Endocrine Abstracts (2017) 49 EP1155 | DOI: 10.1530/endoabs.49.EP1155

Influence of BMI in response to ovarian stimulation and live birth in IVF

Patrícia Tavares1, Catarina Machado1, Lucinda Calejo2, Gustavo Rocha1, Ana Margarida Póvoa2, Sandra Soares2, Sónia Sousa2 & Maria João Oliveira1

1Centro Hospitalar Vila Nova de Gaia/Espinho, Endocrinology Department, Vila Nova de Gaia/Porto, Portugal; 2Centro Hospitalar São João, Reproductive Medicine Department, Porto/Porto, Portugal.

Introduction: The deleterious effects of obesity on spontaneous reproduction are well recognized, although the literature on obesity and assisted reproductive technology outcome remains heterogeneous and inconsistent.

Objective: To estimate the effect of BMI on ovarian stimulation response and live birth in women underwent in vitro fertilization (IVF).

Methods: Retrospective observational study that included women submitted to a first IVF cycle in an infertility center of a public hospital in 2015.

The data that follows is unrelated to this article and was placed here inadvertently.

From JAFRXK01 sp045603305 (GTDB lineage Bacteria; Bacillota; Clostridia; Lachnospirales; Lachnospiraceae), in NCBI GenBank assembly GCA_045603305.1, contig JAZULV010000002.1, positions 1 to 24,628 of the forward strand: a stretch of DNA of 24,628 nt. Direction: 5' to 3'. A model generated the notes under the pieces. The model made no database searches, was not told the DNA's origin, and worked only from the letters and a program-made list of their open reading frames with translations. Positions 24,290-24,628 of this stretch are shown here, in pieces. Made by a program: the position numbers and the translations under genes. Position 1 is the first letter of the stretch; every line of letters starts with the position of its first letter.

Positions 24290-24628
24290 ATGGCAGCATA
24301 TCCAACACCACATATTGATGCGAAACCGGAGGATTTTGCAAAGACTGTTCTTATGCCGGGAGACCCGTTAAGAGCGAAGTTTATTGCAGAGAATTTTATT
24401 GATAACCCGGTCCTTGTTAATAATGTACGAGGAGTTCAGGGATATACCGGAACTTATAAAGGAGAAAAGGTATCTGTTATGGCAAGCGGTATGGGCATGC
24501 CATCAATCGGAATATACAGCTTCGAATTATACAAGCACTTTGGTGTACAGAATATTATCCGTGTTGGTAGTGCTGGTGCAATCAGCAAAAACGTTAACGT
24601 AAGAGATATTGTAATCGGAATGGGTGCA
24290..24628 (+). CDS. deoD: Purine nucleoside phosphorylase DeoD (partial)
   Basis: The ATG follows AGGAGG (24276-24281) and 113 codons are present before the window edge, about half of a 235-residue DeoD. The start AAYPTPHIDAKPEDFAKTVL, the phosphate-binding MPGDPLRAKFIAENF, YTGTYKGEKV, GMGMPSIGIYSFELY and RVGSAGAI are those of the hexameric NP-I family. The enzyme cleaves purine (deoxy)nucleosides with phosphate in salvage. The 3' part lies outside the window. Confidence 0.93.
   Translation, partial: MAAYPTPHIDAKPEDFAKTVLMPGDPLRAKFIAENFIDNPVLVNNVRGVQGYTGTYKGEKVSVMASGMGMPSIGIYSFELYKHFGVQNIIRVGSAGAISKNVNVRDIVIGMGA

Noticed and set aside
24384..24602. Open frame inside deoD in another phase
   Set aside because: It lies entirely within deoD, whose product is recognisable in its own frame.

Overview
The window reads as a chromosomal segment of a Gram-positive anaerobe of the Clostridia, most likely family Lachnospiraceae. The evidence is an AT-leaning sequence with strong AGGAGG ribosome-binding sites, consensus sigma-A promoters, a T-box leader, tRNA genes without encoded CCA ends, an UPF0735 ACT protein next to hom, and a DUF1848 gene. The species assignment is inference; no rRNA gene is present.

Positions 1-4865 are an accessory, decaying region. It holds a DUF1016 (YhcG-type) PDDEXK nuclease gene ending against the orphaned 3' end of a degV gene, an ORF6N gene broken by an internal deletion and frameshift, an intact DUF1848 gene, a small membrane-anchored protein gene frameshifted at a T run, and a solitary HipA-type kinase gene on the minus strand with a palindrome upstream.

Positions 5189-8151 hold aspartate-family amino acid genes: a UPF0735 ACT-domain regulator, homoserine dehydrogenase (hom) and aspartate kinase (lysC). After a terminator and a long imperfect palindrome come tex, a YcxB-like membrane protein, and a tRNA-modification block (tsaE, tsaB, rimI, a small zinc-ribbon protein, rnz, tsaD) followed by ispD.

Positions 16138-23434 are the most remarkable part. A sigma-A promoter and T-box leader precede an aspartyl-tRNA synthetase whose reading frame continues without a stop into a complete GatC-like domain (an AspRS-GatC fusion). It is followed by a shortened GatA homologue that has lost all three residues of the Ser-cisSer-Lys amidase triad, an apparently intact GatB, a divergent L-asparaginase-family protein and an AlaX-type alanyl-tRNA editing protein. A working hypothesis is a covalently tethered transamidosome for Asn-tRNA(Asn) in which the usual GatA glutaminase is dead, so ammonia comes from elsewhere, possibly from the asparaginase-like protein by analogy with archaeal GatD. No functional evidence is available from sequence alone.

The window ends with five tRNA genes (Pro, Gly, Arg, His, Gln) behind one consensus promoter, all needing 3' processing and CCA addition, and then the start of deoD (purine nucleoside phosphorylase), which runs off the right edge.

Results: We included 102 women with a mean age of 33.2 years (±3.7). 69 (67.6%) were in normal weight range, 22 (21.6%) were overweight and 11 (10.8%) were obese. The mean values of basal serum FSH and LH were 6.6 mIU/ml (±2.7) and 5.9 mIU/ml (±3.8) respectively. The antral follicles count (AFC) on day 2–3 of the cycle was on average 14.2 (±6.9). 46 (45.1%) women underwent IVF cycle and 56 (54.9%) underwent IVF with intracytoplasmic sperm injection. The average duration of stimulation and dose of FSH administered was 9.8 days (±2.3) and 1622.1UI (±647.7) respectively. There were no statistically significant differences in the 3 groups of BMI in relation to the women’s age, FSH levels, AFC and neither in relation to the number of oocytes obtained. In our sample, age and AFC were the factors that correlated with the number of oocytes (P<0.001). Obese women had significantly fewer live births than overweight women (P=0.027) and this last BMI group (average BMI 26±0.9) had more live births. There were no differences in embryo quality or number of embryos frozen in these three groups.

Conclusions: Increased age and decreased AFC are negative determinants in the number of oocytes obtained. Although BMI groups had no difference in the number or quality in the oocytes collected, obese women had a significant lower probability of having a live birth after IVF.

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